How do you incorporate recovery-oriented principles in therapeutic services/environments?
This is a great question. There are a number of values and practices to consider. In order to keep it simple, let’s consider five important principles and just a few of the ways they can be incorporated into any therapeutic service and/or environment:
- Hope – that recovery can be expected
- Program/service actions: share research and evidence on addiction and mental health recovery with individuals and families upon enrollment; introduce people enrolled in services to people in addiction and mental health recovery and past graduates of the program/service; share success stories of recovery through written stories, DVD’s, e.g. We Can Work/Save Campaigns for People in Recovery
- Person-Orientation – focusing on the person and family including strengths, values, skills, supports and culture rather than just on symptoms or illness.
- Program/service actions: program culture and policies expect the use person-first language, e.g. person in recovery rather than addict or schizophrenic; prioritize strengths-based assessment and service planning; ask questions about valued social and community roles;
- Person-Involvement – refers to the involvement and leadership of a person in recovery on the direction and activities of his or her own recovery process.
- Program/service actions: Individuals and families are directly involved in their own assessment and treatment planning and make decisions about their own goals, direction and types of services they will engage.
- Choice/Self-determination – The right of a person in recovery to choose what methods will and will not be part of their recovery process.
- Program/service actions: Individuals and families in recovery are given the opportunity to negotiate options and select what will work best from their perspective; Individuals and families are informed of their rights, including the use of advance directives, and supported to exercise their rights and self-advocate.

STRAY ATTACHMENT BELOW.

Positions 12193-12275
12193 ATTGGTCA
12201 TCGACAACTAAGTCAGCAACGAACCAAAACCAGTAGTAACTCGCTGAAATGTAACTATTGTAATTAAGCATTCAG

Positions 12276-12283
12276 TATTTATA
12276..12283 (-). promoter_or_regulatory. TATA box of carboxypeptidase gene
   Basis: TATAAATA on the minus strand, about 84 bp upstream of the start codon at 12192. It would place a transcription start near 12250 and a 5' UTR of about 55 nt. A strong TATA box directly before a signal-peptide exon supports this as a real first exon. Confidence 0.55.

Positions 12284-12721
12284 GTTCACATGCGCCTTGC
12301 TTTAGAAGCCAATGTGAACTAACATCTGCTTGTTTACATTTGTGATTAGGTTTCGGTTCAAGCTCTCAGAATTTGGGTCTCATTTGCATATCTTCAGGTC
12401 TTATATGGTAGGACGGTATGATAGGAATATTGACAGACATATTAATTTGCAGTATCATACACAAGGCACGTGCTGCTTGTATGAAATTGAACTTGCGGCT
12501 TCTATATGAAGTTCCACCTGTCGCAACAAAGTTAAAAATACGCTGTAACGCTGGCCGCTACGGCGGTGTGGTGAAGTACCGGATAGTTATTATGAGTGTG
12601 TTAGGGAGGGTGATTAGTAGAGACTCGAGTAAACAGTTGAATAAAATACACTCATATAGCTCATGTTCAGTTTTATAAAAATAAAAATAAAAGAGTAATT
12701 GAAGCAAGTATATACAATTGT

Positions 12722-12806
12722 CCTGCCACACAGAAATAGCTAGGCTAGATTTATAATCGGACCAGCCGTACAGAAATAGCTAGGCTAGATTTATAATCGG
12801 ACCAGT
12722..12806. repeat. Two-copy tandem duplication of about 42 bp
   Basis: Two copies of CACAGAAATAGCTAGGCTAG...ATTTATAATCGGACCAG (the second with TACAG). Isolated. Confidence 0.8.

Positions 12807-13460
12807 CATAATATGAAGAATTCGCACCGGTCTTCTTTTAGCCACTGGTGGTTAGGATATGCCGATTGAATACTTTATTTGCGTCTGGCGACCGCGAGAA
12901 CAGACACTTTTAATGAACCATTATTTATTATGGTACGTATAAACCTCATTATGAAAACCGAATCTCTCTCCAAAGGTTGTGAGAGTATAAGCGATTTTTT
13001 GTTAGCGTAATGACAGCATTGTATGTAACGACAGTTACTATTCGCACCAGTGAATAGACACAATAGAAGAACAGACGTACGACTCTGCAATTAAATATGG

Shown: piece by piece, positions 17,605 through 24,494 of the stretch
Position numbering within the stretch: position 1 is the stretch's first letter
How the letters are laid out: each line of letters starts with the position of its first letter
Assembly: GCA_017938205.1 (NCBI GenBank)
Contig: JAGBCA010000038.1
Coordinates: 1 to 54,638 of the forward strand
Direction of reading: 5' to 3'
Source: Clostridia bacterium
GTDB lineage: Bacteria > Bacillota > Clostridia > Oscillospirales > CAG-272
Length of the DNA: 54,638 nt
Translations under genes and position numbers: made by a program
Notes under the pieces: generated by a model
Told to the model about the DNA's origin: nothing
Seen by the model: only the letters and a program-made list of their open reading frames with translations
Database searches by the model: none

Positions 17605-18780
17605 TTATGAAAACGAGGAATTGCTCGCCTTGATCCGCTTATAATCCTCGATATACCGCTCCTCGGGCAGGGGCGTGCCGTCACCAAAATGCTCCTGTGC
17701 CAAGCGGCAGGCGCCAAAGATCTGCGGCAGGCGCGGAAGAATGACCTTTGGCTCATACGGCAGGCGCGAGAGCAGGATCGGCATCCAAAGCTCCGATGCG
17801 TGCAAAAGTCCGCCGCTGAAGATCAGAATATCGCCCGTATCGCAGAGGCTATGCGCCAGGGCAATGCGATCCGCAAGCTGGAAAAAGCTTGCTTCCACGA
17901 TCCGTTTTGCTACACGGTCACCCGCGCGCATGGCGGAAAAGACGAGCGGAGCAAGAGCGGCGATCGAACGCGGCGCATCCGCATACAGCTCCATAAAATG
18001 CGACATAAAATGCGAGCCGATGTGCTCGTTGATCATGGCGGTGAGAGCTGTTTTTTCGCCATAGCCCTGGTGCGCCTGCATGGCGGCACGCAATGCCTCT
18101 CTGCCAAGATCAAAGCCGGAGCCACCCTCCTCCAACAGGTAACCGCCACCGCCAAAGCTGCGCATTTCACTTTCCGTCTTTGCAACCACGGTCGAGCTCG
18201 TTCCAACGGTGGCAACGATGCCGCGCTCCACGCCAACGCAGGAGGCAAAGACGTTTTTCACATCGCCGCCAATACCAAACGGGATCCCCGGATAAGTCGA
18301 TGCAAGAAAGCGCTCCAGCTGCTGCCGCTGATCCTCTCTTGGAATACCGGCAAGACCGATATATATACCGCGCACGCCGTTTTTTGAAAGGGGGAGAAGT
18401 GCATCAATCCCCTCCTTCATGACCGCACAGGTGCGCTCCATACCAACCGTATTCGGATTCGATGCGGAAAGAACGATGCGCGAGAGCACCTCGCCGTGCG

- Culture – A valuing of a person or family’s practices and beliefs that may influence the recovery process.
- Program/service actions: program requests information about the person’s culture, cultural experiences such as immigration and discrimination and supports engagement of cultural resources and communities.
While there are definitely many more, these values and suggested actions are widely recognized in both mental health and addiction recovery communities as meaningful areas that can facilitate the recovery process.
Some ways to get a start on reviewing a program or service is to look at a combination of sources such as written mission statements, program descriptions, policies and procedures as well as observing actual practices and environmental factors by conducting a “walkthrough” of your program experiences such as waiting rooms/reception areas, hallways, group rooms and even intake sessions. Looking at and encouraging the development of both written standards and improving practices of a program is important. Written standards in mission statements and policies can reflect intent and potentially a systematic approach to implementing recovery. Observing actual practice, such as the interpersonal environment may reflect what’s actually happening in the program but may be limited to the existing staffing or leadership and not yet be embedded in the program expectations.
For example, we can observe the interpersonal environment of a program or service for the presence of these values by noting if we observed people speaking to each other in ways that are empowering, hopeful, engaging, and/or honoring of diverse points of view and experience. You can also review written policies, procedures, supervision models and training plans to see if practicing skills such as welcoming, asking open-ended questions, summarizing or other motivational interviewing skills are formally expected by the program.